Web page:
The Tesla Model Y, the latest in the manufacturer’s lineup, has been attracting a variety of opinions. Marques ‘MKBHD’ Brownlee has one of the most influential review voices in tech, and has now given his verdict.
Elon Musk’s renowned Tesla brand has been the leader in innovation for electric cars, but is not without criticism. Although known primarily as a reviewer of smaller tech like smartphones, tablets and laptops, Brownlee has made a habit of discussing electric vehicles in particular on his channel.
Most notably, he sat down with one of Musk’s billionaire counterparts, Bill Gates, to discuss the positives and negatives of electric cars.
Although he makes clear that he’s “not Top Gear”, and can’t provide as much insight into the actual driving side of things beyond a lay perspective, his tech knowledge shines through in his summation of the Model Y.
Tesla’s “most important” car?
He ambiguously calls it Tesla’s “most important” car, explaining that it boasts many things he likes, including agile and responsive handling, but he also has some pretty significant complaints.
Speaking specifically on the minimal interior and lack of buttons, he said: “Now that I’ve had this car for almost two weeks, I’ve gotten used to a lot of it, but some of it I kind of wish was still a regular button.”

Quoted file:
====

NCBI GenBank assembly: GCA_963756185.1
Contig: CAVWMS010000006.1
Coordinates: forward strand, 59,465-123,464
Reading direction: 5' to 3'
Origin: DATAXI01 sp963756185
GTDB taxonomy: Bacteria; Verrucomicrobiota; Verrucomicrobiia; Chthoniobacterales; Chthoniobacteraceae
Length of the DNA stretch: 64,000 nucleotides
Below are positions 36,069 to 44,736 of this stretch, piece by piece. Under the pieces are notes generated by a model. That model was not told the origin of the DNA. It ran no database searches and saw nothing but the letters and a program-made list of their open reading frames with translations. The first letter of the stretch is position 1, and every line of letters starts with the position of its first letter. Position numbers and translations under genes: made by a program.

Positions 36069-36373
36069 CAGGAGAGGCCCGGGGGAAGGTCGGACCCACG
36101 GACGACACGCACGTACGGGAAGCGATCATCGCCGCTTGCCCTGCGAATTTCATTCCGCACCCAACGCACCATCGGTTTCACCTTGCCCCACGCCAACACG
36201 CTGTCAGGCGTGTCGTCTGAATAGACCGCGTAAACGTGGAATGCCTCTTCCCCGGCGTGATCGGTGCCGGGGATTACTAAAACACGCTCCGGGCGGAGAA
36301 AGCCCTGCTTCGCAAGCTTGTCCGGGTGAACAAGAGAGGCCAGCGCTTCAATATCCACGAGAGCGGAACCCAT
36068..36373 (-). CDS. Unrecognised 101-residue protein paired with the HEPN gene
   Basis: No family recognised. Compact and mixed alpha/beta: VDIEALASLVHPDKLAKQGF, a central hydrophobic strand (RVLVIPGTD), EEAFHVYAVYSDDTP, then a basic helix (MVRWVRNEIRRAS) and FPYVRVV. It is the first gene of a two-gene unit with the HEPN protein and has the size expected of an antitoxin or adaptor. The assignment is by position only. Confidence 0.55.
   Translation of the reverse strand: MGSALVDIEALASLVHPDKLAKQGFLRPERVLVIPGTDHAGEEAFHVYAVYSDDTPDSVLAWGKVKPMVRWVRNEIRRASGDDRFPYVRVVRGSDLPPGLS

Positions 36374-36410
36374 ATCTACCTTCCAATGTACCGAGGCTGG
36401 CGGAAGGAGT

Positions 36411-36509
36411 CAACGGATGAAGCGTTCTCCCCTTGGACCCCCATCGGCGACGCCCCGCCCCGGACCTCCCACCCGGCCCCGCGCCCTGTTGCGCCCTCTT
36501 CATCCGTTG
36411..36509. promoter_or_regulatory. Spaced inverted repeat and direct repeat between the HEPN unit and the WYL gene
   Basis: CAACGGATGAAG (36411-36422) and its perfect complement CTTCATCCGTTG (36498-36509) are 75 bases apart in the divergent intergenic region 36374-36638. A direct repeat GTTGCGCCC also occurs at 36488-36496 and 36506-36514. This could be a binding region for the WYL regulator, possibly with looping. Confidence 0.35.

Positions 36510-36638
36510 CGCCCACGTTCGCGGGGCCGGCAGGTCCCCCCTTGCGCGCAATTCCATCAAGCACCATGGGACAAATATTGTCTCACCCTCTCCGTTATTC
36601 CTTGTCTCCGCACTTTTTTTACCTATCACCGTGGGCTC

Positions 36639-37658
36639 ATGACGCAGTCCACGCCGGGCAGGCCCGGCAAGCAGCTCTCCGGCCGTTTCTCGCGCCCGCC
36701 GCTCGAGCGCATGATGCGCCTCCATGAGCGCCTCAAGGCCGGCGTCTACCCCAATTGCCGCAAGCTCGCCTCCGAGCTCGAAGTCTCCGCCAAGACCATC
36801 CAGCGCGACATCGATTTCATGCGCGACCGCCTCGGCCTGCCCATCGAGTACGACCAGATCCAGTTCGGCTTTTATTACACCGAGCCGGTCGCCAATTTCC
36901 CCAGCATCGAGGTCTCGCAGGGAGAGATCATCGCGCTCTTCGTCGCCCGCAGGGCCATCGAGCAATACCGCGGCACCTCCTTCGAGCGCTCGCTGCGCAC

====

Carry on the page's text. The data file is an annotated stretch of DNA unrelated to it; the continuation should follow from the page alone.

Simple things like window wipers, opening the glovebox, and air-con, are all controlled through menus on the screen. “Sometimes I want to just put the air on my face with just one little [button] … I wish I had a little bit more manual control.”
Another small niggle is the key, which is simply a card that is placed on a rather slippery center console. As you can imagine, it slides around as soon as the car accelerates or brakes sharply.
Poor build quality
But, some of Brownlee’s main criticisms are around the build quality – a critique that may surprise Tesla enthusiasts. He highlights that for $70,000 “you want things to be built well, and even in this Model Y that Tesla gave me, I found it had some pretty big panel gaps, potentially letting water into the car.”
He also pointed out a flimsy sun visor, a misaligned hazard light, as well as the rear spoiler not even being properly attached.
Despite the flaws in build quality and some of the design choices, Brownlee’s overall verdict was still generally positive, but far from perfect.